This article is part of our special report A new trade framework for shared prosperity.
EU Commissioner for Health and Food Safety Vytenis Andriukaitis told EURACTIV.com that China should deliver on its promise to open up its market, as European companies complain about the difficulties they face in the country.
European agri-food products played a leading role in the first China International Import Expo, held in Shanghai and described by Chinese President Xi Jinping as an initiative to “deepen international business cooperation for shared prosperity and progress”.
Andriukaitis, who led the European Commission’s delegation, was confident about the positive impact that the expo could have on selling more European food and drink to 1.3 billion Chinese consumers.
Against the backdrop of the ongoing difficulties in global trade, “you can see good opportunities for EU companies to enter much more actively in China, taking into account Chinese president’s promise to keep the market open”, he said.
“Today it is a very good example of how we can encourage our companies to understand that the time to act is now,” the Lithuanian Commissioner added as he visited stands of a dozen European countries.
European agri-food products are increasingly popular among Chinese consumers, especially dairy, pork and wine.
EU officials explained that they value their safety, while they are also seen as “fashionable” products.
But representatives of companies and trade associations complained to the Andriukaitis during his tour about China’s “rigid regulatory framework”.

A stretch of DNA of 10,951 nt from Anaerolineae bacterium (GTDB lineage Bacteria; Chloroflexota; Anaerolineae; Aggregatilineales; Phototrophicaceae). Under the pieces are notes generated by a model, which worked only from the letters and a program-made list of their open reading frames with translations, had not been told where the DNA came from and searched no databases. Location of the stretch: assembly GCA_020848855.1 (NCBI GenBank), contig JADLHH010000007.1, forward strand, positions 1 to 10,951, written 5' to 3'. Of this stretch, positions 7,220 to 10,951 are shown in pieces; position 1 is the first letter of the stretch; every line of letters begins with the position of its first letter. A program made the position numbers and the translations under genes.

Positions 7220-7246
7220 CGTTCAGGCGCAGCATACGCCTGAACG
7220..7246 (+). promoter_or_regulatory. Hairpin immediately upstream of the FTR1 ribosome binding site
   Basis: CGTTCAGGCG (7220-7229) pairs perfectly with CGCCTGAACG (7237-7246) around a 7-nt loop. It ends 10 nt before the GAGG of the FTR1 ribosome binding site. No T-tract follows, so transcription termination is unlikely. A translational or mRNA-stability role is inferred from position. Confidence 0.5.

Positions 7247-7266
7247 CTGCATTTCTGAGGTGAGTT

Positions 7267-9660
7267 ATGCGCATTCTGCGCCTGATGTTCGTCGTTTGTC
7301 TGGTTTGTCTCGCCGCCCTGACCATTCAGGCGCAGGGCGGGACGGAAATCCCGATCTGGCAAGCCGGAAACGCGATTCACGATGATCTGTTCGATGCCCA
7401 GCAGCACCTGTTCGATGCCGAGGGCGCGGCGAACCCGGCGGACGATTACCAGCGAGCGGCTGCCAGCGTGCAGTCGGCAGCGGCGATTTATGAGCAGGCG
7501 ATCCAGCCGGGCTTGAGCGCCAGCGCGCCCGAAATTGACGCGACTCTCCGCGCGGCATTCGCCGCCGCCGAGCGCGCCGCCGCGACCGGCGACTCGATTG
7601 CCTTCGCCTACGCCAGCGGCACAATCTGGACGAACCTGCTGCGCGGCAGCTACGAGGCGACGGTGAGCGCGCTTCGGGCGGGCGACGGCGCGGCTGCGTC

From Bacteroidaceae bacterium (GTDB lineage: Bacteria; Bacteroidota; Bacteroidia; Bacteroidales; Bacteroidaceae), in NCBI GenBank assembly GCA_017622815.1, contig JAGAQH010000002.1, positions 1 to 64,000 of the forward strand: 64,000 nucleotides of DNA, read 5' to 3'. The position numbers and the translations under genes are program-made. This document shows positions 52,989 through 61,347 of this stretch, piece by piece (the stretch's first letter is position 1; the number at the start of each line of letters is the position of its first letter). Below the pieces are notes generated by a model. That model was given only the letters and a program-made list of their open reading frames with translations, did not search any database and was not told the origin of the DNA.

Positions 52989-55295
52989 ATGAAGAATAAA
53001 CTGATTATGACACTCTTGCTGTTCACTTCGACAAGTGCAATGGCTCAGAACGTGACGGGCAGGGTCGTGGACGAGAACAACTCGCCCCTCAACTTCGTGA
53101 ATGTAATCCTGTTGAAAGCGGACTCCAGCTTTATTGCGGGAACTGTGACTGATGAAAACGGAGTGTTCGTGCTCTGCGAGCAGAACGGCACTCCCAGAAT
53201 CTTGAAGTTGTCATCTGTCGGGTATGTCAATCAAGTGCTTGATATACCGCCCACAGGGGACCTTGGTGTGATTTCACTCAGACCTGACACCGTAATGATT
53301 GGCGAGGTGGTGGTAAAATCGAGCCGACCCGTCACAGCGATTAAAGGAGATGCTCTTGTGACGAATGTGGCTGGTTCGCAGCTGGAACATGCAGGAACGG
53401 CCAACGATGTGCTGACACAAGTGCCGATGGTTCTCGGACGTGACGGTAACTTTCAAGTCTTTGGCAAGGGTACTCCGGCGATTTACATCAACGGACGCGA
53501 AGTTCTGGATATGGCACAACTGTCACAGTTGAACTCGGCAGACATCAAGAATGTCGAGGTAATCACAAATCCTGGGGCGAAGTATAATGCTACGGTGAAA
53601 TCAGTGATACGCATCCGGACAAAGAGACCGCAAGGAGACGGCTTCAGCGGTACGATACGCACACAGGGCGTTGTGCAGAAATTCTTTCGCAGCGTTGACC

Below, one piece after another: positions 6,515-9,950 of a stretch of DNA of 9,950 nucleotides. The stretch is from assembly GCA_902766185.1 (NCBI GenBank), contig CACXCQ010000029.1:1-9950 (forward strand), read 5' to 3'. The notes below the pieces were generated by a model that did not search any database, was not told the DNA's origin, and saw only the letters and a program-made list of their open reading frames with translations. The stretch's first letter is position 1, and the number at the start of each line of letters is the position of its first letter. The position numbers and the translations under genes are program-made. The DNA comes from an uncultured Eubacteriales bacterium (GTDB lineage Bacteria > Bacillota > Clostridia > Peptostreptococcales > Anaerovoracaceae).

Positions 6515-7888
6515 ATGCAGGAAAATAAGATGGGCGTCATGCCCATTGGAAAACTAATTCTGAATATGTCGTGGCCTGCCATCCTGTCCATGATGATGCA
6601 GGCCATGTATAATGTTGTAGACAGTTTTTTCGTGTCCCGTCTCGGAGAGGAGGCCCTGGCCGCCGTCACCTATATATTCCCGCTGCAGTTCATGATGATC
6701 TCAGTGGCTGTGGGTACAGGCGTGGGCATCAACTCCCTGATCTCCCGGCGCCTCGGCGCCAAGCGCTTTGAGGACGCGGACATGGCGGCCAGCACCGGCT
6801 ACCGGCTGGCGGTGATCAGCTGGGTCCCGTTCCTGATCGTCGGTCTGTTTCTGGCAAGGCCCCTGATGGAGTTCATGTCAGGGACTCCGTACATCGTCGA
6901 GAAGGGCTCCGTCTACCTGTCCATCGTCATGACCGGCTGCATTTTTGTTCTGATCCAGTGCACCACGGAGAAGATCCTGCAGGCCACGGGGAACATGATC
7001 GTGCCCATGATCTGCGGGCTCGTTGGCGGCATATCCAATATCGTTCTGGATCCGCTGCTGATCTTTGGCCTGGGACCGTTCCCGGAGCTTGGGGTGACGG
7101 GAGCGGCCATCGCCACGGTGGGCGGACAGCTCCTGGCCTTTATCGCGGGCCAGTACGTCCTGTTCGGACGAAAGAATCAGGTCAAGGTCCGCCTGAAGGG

“They see a lot of difficulties in practice,” he said.
Against this backdrop, he stressed that the priority now should be to “deliver”, in order to translate Xi’s words into actions.
“We need to discuss issues related to implementation” with the Chinese government, he added.
China is the EU’s biggest source of imports and its second-biggest export market. China and Europe trade on average over €1 billion a day.
China comes only second to the US as the main export destination for European agri-food products, with almost €12 billion in 2017 (8.7% of the total).
Still the Chinese market offers “a lot of potential” to European firms, EU officials added.
Agreement by end of the year
Sales are expected to continue growing, especially once the EU and China conclude an agreement to protect around 100 geographical indications (GIs) on each side.
Brussels and Beijing drafted the lists last year. However, the Chinese government came back with last-minute requests to add non-agrifood GIs to the list, including pottery and other craft products, EU officials explained.
However, these products cannot be protected as GIs under EU legislation.
Despite these differences, EU officials remained hopeful that a final agreement could be reached by the end of the year.
Once this agreement enters into force, an additional list of 200 products will be added incrementally over the next four years.
EU products part of the list include Polish vodka, Irish whiskey, Spanish Jamón, queso manchego, Scottish Salmon, Feta cheese, Czech beer, and various wines including Valdepeñas and Porto.
France, Italy, Spain, Greece, Portugal and Gemany are the countries with the highest number of protected products based on their origins.
The EU stand in China’s import expo was fully dedicated to the agri-food sector, as part of the bloc’s charm offensive to promote the Common Agricultural Policy products.
Since 2016, EU institutions and member states have made €200 million available to promote European food and drink within the internal market and beyond the Union’s borders.
The Commission is expected to publish in the coming months a report to assess the first three years of this new instrument, EU officials explained.